Chicago Bears guard Kyle Long (75) is involved in a scuffle during the second quarter of an NFL football game between the St. Louis Rams and the Chicago Bears on Sunday, Nov. 24, 2013, in St. Louis. (AP Photo/Nam Y. Huh) ORG XMIT: MOJR
Updated: November 29, 2013 6:24PM
The Bears want guard Kyle Long to be a little smarter than he was last week when he attempted to pummel Rams defensive end William Hayes in a fit of pique that drew a 15-yard penalty and a $7,875 fine from the NFL. But they still want him to be Kyle Long.
‘‘He knows he can’t do that,’’ guard Matt Slauson said. ‘‘But we also want Kyle to be Kyle. He brings that to our line, and that’s big.’’
Slauson acknowledged that can be a fine line for a player of Long’s ability and temperament. But his teammates help keep the rookie in check without diluting the gusto that makes Long a lineman the team eventually will build around.
‘‘We want him to go hard all the time,’’ Slauson said. ‘‘But we have to constantly tug on that leash a little bit, like, ‘C’mon now — a little less.’ But he’s good.’’
For his part, Long is happy to get last week’s eventful game behind him. Long not only suffered the embarrassment of losing his cool in front of his family, but he missed a block on a critical fourth-and-goal play at the 1-yard line. And his team lost.
‘‘I’m just focusing on the Vikings,’’ Long said Thursday before leaving Halas Hall to host a Thanksgiving dinner — with a helping hand from his mother — for linemate Jordan Mills and other teammates. ‘‘It was fun to play against my brother. I’m happy that the week has come and gone. Obviously, I’m disappointed we didn’t win. Credit [the Rams]. They played a great game. But now we’re moving on to Minnesota.’’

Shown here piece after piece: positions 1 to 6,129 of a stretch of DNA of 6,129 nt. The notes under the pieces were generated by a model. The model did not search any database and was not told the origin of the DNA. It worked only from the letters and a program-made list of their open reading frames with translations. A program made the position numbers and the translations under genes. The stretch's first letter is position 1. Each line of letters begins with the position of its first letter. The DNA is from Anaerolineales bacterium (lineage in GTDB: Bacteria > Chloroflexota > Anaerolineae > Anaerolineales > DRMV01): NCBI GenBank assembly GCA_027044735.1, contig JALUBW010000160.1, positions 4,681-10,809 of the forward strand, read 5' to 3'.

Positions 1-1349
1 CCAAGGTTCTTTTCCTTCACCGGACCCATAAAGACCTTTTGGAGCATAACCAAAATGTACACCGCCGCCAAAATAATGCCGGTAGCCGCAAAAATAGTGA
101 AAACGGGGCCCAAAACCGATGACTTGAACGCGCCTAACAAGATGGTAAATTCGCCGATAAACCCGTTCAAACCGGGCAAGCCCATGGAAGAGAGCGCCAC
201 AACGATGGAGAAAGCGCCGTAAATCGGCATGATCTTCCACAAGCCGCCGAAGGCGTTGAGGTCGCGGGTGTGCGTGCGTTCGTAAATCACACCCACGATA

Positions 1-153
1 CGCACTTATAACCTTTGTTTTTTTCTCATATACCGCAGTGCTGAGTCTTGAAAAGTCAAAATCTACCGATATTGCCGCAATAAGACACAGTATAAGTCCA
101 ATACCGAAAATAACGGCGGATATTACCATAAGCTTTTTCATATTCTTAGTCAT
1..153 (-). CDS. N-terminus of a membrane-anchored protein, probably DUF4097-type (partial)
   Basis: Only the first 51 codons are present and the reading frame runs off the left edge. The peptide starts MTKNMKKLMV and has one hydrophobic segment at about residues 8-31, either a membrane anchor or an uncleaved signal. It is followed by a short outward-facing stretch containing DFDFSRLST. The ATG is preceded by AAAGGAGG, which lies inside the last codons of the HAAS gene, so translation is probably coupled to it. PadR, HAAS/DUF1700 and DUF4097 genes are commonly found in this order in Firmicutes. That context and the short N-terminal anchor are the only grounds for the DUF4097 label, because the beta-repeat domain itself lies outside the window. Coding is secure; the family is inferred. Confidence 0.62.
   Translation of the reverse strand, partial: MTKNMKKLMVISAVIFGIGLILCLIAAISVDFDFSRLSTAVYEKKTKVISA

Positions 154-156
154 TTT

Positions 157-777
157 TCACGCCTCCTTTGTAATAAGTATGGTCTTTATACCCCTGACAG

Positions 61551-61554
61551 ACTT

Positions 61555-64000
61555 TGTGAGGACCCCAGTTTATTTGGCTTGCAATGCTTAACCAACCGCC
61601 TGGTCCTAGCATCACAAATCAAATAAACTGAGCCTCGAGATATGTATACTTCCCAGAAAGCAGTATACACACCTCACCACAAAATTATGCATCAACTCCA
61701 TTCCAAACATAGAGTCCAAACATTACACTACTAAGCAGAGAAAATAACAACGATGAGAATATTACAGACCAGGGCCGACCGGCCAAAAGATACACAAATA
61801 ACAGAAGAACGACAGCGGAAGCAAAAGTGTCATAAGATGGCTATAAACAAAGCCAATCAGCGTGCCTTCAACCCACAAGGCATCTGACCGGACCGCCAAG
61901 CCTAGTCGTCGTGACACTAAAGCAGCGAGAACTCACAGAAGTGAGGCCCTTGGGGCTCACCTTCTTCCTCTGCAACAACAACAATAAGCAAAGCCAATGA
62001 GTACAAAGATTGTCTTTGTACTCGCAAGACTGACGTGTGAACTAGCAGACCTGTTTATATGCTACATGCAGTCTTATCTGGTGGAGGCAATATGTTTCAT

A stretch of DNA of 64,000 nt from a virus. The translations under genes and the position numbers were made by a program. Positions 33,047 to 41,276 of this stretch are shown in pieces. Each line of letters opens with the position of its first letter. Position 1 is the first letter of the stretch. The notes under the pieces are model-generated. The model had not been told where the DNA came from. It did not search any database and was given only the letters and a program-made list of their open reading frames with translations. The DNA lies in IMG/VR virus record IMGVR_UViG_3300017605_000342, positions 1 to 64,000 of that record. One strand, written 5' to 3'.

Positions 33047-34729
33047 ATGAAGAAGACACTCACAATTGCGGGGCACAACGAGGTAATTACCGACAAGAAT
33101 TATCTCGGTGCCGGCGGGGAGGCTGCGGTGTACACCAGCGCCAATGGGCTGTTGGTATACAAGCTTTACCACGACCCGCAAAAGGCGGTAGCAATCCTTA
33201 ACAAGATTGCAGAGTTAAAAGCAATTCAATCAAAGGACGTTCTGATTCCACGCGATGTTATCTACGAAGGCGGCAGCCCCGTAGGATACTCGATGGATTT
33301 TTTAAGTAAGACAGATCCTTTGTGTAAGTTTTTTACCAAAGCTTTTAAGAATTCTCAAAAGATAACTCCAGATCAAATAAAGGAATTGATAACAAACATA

Offensive coordinator Aaron Kromer said he’s concerned whenever any player snaps as Long did against the Rams.
‘‘You’ve got to correct it,’’ Kromer said. ‘‘You can’t have a guy get a 15-yard penalty because he takes the law into his own hands.’’
But he didn’t have to say much to Long about the incident.
‘‘Kyle is a good-hearted guy and a mature guy,’’ Kromer said. ‘‘He knew right away, ‘Gosh, I wish I wouldn’t have snapped.’ But in the heat of the moment, a young player who plays with an emotional passion as he does — he lost his mind, and that’s not him.
‘‘But by the time he got to the sideline, he was already apologetic and was worried he hurt the team. So there wasn’t much to say to him. He knows. And he knew then. And he’s really working hard to fix that so it doesn’t happen again.’’
Now Long can get back to a rookie season that, by most accounts, has met or exceeded expectations.
‘‘I’m happy with the progress I’m making,’’ Long said, ‘‘but I’ll never be content with it because that’s just how I am. I’m happy with how this unit and this offense have come together. We continue to get better.’’
There’s still a lot to learn, of course.
‘‘Yes, we will make that block [on the goal-line play] next time,’’ Long said. ‘‘Those are small lessons. That’s one of those plays you learn from where you wish you didn’t have to learn from. You wish you had it. [But] you live and learn.’’